Varney didn’t return calls seeking comment, though in the chain email to invited sheriffs he indicated that he would attend. Robinson said he had a scheduling conflict and couldn’t make it.

Speakers at the meeting included Susan Tully, national field director for FAIR, and Shawn Steel, an attorney and former California Republican Party State chairman.

According to the SPLC’s website, the leaders of FAIR “have ties to white supremacist groups and eugenicists and have made many racist statements. Its advertisements have been rejected because of racist content.”

Fred Vanderhoof, chairman for the Fresno County Republican Party, confirmed having organized the meeting. He said his group reached out to FAIR.

Vanderhoof said the meeting was for the speakers to present information about what jurisdictions in Southern California are doing in regard to SB 54.

He said it wasn’t the sheriffs who were invited, but rather, “other elected officials” from the Valley. “I can’t say,” he said when asked who the other elected officials included. An email shows he invited Mims.

Vanderhoof said he promised the participants he wouldn’t divulge who attended. Vanderhoof said he wanted elected officials to hear the speakers and have a discussion without the media being there. If members of the media came, he said, there “might be a lot of questions.”

“I wanted to keep it a private meeting,” he said.

Romani questioned having a private meeting attended by elected officials. “It’s a little scary that there’s no transparency,” she said.

Kevin de Leon, former California senator and author of SB 54, said the May meeting was further evidence the Republican Party and sheriffs have “politicized the issue of immigration.”

“Local political organizers are focused on electoral outcomes as opposed to public safety outcomes,” he added.

Immigration and Customs Enforcement agents began making arrests in mid-July 2018 at the Fresno County Superior Court, prompting concerns over violations of the individuals' due process.

SB 54 presents numerous challenges, say sheriffs

Mims, who was asked to be interviewed for this story, submitted answers in writing.

“I was invited along with other elected officials to attend the meeting,” she said. “I was asked by Mr. Vanderhoof to invite Sheriffs from surrounding counties which I did via email.”

Mims said she knew FAIR was going to take part in the meeting, but she wasn’t aware it had been labeled as a hate group by the SPLC. When asked if she had known, if she would still have attended the meeting, Mims said, she would have to know the basis for such designation.

“Just because someone disagrees with an opinion doesn’t make somebody a hate group,” she said.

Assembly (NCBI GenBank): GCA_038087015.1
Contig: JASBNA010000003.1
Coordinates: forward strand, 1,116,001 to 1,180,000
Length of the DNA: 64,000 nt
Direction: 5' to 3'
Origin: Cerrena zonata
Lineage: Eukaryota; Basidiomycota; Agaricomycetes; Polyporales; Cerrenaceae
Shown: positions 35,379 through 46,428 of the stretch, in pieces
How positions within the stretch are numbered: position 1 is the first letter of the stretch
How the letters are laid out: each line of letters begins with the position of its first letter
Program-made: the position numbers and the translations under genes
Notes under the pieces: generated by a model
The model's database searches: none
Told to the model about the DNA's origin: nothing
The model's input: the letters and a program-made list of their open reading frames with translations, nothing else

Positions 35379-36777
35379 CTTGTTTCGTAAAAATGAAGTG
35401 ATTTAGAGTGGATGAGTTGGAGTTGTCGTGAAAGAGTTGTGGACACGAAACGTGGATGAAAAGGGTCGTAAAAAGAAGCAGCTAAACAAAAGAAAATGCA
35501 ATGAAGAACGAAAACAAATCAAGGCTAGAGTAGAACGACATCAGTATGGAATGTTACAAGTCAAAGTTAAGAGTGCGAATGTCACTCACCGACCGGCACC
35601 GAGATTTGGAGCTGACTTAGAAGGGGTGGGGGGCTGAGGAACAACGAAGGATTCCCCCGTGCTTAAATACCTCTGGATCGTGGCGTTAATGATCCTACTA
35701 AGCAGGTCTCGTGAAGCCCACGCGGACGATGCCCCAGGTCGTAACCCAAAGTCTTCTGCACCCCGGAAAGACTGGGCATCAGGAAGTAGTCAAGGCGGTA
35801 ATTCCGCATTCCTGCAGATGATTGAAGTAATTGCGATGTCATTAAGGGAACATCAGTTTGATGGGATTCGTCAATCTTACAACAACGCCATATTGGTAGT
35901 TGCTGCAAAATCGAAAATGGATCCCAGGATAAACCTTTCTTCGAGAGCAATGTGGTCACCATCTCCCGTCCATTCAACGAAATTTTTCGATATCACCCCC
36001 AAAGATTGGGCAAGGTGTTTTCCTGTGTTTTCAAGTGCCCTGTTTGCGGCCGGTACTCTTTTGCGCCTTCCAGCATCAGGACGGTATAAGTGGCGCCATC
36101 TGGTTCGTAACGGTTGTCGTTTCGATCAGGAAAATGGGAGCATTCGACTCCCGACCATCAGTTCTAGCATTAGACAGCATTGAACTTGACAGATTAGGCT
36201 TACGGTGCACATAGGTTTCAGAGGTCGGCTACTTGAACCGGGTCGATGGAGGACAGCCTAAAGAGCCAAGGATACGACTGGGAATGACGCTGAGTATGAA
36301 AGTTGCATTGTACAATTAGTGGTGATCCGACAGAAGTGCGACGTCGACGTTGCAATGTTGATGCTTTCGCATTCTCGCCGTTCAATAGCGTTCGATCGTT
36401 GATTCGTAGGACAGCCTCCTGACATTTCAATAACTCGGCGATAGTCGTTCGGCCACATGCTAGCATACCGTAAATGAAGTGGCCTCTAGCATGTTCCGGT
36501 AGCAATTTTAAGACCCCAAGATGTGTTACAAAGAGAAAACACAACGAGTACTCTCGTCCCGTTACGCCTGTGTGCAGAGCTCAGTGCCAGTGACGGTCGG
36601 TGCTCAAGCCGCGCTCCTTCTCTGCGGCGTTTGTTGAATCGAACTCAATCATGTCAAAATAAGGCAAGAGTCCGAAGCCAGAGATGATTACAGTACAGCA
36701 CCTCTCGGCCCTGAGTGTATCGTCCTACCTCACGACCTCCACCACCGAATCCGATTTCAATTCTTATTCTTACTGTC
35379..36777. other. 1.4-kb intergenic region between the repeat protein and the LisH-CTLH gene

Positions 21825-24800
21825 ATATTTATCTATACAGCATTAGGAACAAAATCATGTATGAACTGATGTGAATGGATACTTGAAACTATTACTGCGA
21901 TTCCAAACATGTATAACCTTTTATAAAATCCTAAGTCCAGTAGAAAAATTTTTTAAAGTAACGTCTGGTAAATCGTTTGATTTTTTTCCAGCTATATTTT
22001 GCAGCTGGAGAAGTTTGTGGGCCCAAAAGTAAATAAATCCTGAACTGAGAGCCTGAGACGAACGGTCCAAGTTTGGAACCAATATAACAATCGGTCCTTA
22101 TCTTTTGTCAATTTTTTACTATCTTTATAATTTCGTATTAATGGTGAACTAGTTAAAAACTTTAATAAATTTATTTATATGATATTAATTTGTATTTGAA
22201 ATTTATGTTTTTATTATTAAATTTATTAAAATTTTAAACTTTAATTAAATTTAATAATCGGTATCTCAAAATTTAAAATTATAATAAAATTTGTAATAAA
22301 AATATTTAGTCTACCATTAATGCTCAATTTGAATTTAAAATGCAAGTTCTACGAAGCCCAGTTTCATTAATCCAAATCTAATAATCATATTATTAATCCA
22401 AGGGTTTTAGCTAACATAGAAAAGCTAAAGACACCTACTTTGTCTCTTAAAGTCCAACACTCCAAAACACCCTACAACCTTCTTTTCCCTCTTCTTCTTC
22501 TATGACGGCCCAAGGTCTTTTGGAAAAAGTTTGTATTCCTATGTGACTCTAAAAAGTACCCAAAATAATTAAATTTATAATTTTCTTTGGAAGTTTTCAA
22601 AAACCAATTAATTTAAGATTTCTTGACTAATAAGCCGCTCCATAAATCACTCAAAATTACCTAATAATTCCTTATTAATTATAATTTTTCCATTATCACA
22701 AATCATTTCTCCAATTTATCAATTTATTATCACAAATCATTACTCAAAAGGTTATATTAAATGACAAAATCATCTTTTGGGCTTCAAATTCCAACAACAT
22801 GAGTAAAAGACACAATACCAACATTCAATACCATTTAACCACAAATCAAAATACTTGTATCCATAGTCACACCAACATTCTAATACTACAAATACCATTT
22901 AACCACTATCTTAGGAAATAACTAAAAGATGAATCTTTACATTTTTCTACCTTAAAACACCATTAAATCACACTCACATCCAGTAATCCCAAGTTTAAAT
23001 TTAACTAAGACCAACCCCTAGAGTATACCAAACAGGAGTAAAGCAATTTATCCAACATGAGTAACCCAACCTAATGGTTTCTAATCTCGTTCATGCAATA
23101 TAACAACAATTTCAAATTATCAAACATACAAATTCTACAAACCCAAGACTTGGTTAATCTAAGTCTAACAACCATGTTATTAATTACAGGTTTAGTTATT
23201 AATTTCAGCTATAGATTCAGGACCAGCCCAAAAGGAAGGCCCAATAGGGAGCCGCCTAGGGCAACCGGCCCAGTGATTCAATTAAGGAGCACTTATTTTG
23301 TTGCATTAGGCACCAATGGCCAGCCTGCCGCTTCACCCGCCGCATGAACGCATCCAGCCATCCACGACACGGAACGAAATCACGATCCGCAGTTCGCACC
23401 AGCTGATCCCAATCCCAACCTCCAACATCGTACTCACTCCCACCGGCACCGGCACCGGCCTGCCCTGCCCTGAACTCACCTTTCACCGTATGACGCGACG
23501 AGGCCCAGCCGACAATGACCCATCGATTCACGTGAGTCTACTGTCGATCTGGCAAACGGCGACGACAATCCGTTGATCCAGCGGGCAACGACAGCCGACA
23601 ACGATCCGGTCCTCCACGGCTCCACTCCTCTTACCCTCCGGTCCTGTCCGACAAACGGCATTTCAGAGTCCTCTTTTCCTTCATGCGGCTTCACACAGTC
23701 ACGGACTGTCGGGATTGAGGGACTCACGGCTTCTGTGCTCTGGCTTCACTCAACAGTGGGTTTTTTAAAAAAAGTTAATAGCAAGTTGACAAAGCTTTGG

Mims said she considered legal options against SB 54, but noted it would be repetitive to other actions already taken.

She said no law should restrict communication between local and federal law enforcement. “(SB 54) interferes with our ability to work together to keep our communities safe,” she wrote. “My opinion is that the law needs to be repealed.”

Robinson, the Kings County sheriff, said SB 54 is “a very difficult law” for law enforcement. “It really protects the illegal element in our community — I’m not talking about the undocumented” but those with criminal histories.

Robinson said one of the biggest challenges for his office since SB 54 went into effect in 2018, is that it’s an unfunded mandate.

Local jurisdictions have to change policies, procedures and add staff time to be in compliance, he said. “Inmates are booked 24 hours a day,” he said. “It is very costly and not feasible for us at this time to vet all the crimes and criminal history of those persons whom ICE contacts us about.”

Inevitably, Robinson said, a person of interest to ICE will be released “back into the community to further inflict pain on victims due to the gaps which occur from not being able to properly evaluate wanted persons.”

For Mims, one of the main challenges with the law is that it sets a precedent.

“ICE is a law enforcement agency just like the DEA, ATF, and FBI, their areas of responsibility are different,” she said. “Who will the legislators choose next to restrict us from talking to that could compromise public safety?”

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Yesenia Amaro covers immigration and diverse communities for The Fresno Bee. She previously worked for the Phnom Penh Post in Cambodia and the Las Vegas Review-Journal in Nevada. She recently received the 2018 Journalistic Integrity award from the CACJ. In 2015, she won the Outstanding Journalist of the Year Award from the Nevada Press Association, and also received the Community Service Award.